Trekking and a Bit of Relaxation in the Southern Alps

We stayed in the Lake Wanaka area enchanted by the beauty of the Southern Alps.  We headed into Mount Aspiring National Park to hike the Rob Roy Glacier track which ended with spectacular views of the hanging glaciers beneath Mount Rob Roy.  As we ate lunch, we heard part of the glacier collapse and saw ice and rock cascade into the valley below.

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The start of the Rob Roy Glacier track in the Southern Alps.

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Kate enjoying the view of one of the hanging glaciers of Mount Rob Roy.

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Hanging glacier beneath Mount Rob Roy with waterfalls lining the jagged cliffs below.

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Up close view of the blue ice of the hanging glacier.

We camped near the town of Wanaka and set off for a hike the next day for a view of the lake. As we started the ascent of one of the mountains surrounding the lake, we noticed several active possum traps set along the track.  Several had been successful overnight.  Warning: picture of a successful trap below.  Dan thought it was good to include the picture since it shows the active fight New Zealand is engaging against the possum.  Before the Polynesians arrived on these islands, New Zealand’s only native land mammals were two species of bats. The abundant bird species here evolved without mammalian predators and many had even lost the ability to fly. After the Maori had driven many of these slow moving birds to extinction, Europeans arrived and thought it was a great idea to bring many of their own animals to the island, such as possums, for fur trapping. Possums were introduced from Australia in the 1800s and have since decimated native bird life in the country. New Zealand currently spends about 80 million dollars a year to eradicate possums, which not only kill birds, but also defoliate and kill trees very efficiently. Traps were set on almost every hike we went on in New Zealand, but the war against the possum (and stoat, and rats, and many other non-native land mammals) seems never ending…..ok, enough ranting….

The view of the lake from the top of the mountain was incredible. We had a 360 view of the Southern Alps around us and Lake Wanaka below us.

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View of the Southern Alps from camp.

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Successful possum trap.

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Enjoying lunch at the top of the mountain.

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Kate and Dan with a view of Lake Wanaka in the background.

From Wanaka, we passed through Queenstown and headed to the small town of Glenorchy. The drive from Queenstown to Glenorchy provided the most breathtaking views that we had seen on the South Island.  The road hugged the crystal clear waters of Lake Wakatipu and provided us a preview of the epic views that we would see on the Routeburn Track later in the week (next blog post to come).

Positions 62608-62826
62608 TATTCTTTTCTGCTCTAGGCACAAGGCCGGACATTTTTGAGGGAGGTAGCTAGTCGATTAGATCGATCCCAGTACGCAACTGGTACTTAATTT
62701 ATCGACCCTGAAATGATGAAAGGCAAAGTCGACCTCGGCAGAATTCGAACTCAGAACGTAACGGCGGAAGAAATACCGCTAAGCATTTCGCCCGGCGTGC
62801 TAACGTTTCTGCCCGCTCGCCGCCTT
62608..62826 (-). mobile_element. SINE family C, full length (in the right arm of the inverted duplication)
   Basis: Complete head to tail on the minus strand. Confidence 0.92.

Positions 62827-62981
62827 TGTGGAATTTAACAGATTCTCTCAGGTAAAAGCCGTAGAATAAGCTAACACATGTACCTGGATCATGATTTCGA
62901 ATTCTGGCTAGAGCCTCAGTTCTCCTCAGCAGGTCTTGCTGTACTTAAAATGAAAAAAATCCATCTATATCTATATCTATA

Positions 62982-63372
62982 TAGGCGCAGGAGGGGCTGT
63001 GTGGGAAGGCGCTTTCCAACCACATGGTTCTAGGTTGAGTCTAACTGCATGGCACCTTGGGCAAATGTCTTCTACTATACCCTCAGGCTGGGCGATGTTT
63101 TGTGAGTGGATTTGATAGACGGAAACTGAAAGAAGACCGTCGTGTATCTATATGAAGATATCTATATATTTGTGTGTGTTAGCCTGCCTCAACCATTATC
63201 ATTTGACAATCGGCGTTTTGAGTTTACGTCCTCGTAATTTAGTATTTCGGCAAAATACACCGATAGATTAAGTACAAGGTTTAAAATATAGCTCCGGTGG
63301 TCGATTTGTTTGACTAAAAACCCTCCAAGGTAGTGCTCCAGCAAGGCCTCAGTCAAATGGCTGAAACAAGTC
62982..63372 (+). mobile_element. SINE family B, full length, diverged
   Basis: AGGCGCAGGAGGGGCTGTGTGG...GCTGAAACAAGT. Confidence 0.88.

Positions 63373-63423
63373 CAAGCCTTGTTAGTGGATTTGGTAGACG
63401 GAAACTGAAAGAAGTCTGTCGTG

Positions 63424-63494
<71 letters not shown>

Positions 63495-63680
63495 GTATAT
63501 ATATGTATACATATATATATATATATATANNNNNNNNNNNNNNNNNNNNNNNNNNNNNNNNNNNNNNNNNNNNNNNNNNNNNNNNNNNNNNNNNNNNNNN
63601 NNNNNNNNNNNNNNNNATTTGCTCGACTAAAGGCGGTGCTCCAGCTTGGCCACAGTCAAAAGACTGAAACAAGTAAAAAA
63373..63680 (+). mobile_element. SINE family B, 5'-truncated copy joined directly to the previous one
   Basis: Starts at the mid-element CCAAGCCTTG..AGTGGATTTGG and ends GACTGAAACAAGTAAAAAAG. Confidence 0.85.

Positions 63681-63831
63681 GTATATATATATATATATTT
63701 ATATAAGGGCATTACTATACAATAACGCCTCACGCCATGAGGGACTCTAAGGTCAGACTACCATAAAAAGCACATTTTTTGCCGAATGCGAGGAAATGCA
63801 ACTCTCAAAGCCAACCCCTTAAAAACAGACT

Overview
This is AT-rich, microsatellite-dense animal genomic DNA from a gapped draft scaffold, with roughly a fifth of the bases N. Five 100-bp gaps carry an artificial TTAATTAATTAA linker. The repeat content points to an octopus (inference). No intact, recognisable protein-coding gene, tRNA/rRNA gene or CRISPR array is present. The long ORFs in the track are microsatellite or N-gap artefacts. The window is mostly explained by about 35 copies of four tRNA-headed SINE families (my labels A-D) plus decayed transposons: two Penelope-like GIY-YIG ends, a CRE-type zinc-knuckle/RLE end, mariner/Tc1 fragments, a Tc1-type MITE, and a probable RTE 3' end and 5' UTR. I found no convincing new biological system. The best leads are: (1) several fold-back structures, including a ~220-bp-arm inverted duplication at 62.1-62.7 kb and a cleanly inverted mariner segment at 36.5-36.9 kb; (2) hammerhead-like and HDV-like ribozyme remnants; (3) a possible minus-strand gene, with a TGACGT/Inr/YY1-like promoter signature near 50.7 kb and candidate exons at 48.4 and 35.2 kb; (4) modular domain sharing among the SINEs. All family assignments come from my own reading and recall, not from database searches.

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View along the road from Queenstown to Glenorchy of the Southern Alps and the start of the Routeburn Track in the distance.

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Reflections of the Southern Alps in the lake at our campsite in Kinloch.

The next day we decided to take a break from hiking and went wine tasting near Queenstown.  New Zealand is famous for Pinot Noir and the grapes were just about ready to be harvested.
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View of Chard Farm Vineyard (upper right) on the bluffs above the Kawarua River.

Across from one of the vineyards, we stopped at the Kawarua Gorge Suspension Bridge to witness bungee jumpers plunging into the gorge.  This bridge is actually the world’s first permanent commercial bungee site…the place where it all began back in the 80’s.

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After a relaxing day of wine tasting and sightseeing, we headed back to our campsite in Kinloch along the shores of the lake. We enjoyed the quiet forest and prepared our packs for the 5-day trek on the Routeburn and Caples Tracks that would begin the following morning.  Recharged from our relaxing stay along the lake, we left the car behind to set out for an alpine adventure in the Southern Alps.

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Camp at sunrise.

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A tiny bolete emerging from the moss.

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Amanitas were everywhere!

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No turning back! The road that we will take after our 5 day trek through the Southern Alps.

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